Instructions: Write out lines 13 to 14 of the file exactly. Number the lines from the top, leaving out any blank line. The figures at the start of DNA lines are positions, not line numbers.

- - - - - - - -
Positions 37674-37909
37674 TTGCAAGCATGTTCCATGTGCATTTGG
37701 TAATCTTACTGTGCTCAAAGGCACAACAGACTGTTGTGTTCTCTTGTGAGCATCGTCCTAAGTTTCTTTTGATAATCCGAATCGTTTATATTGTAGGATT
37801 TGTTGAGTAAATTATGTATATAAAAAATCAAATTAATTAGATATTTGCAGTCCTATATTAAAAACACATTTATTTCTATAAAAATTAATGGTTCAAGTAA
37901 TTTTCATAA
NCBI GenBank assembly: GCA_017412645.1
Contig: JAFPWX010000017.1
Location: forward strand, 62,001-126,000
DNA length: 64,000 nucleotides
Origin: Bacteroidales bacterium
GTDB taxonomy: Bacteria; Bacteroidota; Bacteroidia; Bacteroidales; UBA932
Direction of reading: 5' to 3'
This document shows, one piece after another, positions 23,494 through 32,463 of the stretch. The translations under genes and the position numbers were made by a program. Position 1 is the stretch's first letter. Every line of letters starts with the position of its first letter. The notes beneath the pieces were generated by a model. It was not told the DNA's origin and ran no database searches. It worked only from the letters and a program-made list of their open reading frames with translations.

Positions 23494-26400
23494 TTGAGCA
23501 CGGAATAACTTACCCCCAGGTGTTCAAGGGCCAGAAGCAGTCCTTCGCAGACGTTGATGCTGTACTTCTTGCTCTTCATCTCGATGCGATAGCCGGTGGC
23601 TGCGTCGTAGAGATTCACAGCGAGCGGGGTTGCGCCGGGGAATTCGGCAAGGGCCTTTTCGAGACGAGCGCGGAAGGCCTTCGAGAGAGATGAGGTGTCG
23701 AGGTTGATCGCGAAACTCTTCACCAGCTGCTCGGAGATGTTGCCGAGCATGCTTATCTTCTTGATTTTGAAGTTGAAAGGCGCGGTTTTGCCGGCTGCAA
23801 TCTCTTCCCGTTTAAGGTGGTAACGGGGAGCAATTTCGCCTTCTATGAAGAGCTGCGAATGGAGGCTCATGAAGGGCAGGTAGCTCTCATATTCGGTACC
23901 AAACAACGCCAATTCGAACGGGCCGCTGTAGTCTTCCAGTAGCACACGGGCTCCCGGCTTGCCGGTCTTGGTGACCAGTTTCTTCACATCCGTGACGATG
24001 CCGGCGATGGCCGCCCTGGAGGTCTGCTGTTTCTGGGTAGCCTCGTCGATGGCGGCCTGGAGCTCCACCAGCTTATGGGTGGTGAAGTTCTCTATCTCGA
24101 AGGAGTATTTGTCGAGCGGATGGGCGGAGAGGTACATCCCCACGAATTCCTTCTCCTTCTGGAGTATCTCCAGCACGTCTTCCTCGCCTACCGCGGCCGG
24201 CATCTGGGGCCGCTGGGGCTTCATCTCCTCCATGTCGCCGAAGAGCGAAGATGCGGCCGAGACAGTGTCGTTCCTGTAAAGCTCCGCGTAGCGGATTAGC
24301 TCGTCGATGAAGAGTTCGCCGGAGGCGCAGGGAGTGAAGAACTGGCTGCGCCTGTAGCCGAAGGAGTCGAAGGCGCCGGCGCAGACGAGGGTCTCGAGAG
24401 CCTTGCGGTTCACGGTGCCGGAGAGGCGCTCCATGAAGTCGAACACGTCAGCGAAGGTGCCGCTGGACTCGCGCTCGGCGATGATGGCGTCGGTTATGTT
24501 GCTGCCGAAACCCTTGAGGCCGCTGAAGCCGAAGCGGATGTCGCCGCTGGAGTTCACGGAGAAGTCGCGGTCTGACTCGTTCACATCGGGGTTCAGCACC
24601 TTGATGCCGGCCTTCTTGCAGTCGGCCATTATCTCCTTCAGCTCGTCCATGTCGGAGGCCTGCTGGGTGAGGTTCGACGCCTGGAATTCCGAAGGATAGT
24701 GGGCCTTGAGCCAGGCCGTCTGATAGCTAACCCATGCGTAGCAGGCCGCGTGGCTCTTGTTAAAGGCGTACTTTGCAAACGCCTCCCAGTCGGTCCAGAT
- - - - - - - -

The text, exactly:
This document shows, one piece after another, positions 23,494 through 32,463 of the stretch. The translations under genes and the position numbers were made by a program. Position 1 is the stretch's first letter. Every line of letters starts with the position of its first letter. The notes beneath the pieces were generated by a model. It was not told the DNA's origin and ran no database searches. It worked only from the letters and a program-made list of their open reading frames with translations.

Positions 23494-26400